Stack Overflow is a community of 4.7 million programmers, just like you, helping each other.

Join them; it only takes a minute:

Sign up
Join the Stack Overflow community to:
  1. Ask programming questions
  2. Answer and help your peers
  3. Get recognized for your expertise

This is done manually by going to the "Error List" output window and double-clicking on the first error or pressing F8. Is there a way to automate this?

(I'm using C++ if that matters.)

share|improve this question
    
Create a macro and assign it for shortkey, you'll save the double click – vittore Mar 30 '10 at 3:10
    
Also you probably can add post build command... – vittore Mar 30 '10 at 3:11
up vote 1 down vote accepted

vittore is on track...

In VS press Alt+F11 to open the Macros IDE. Under 'MyMacros' open 'EnvironmentEvents' module and below these three lines

'Event Sources End
'End of automatically generated code
#End Region

paste this Sub:

Private Sub BuildEvents_OnBuildProjConfigDone(ByVal Project As String, ByVal ProjectConfig As String, ByVal Platform As String, ByVal SolutionConfig As String, ByVal Success As Boolean)Handles BuildEvents.OnBuildProjConfigDone
    If Success = False Then
        DTE.ExecuteCommand("Build.Cancel")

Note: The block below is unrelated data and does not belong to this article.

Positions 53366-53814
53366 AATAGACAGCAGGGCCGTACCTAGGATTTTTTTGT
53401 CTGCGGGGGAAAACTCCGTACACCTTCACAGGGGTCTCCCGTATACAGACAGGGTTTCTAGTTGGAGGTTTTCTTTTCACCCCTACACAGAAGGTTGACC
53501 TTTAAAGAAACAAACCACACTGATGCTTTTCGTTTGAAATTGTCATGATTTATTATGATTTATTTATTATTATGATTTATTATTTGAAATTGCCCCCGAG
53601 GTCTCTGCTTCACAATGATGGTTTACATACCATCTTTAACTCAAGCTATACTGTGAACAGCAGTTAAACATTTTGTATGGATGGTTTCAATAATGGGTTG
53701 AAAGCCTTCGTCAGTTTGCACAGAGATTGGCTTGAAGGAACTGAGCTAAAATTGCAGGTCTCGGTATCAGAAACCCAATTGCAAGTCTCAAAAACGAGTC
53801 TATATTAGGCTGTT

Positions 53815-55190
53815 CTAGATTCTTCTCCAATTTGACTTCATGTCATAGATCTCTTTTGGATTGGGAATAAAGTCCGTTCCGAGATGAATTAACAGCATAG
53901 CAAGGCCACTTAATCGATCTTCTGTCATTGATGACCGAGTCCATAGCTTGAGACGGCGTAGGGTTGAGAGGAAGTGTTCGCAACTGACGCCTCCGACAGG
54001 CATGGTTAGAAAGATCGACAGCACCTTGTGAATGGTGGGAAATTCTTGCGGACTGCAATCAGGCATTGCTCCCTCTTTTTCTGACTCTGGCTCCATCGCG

Beep()
        System.Windows.Forms.MessageBox.Show("Build failed!", "Build Events", System.Windows.Forms.MessageBoxButtons.OK, System.Windows.Forms.MessageBoxIcon.Error)
        DTE.ExecuteCommand("Edit.GoToNextLocation")
    End If
End Sub

Obviously, you can comment out or delete the Beep and the message box...

share|improve this answer
    
Thanks, the "DTE.ExecuteCommand("Edit.GoToNextLocation")" line was what I was looking for. However this doesn't necessarily go to the first error - any idea how to prevent this event from being called more than once per build? – Jon Mar 30 '10 at 5:06
    
Found another post here at SO (stackoverflow.com/questions/134796/…) where they used OutputWindowEvents_OnPaneUpdated event instead... – Dean Kuga Mar 30 '10 at 6:23
    
Yes I'm using that technique (by Eric Muyser) to cancel the build. But it still has the same issue of being called more than once. – Jon Mar 30 '10 at 6:52

Adding to the previous answer:

I suggest View.NextError command instead of Edit.GoToNextLocation. Do not get confused by its group (View), it actually GOes TO error location in the editor, like if you double-click error item in the error list.

You can also map it to the keyboard this way:

  • Ctrl+Shift+PgUp = View.GoToPreviousError
  • Ctrl+Shift+PgDn = View.GoToNextError

This will allow you to check for errors (and move between them in editor) even without need of displaying the error window and even without running the build.

share|improve this answer

Your Answer

 
discard

By posting your answer, you agree to the privacy policy and terms of service.

Not the answer you're looking for? Browse other questions tagged or ask your own question.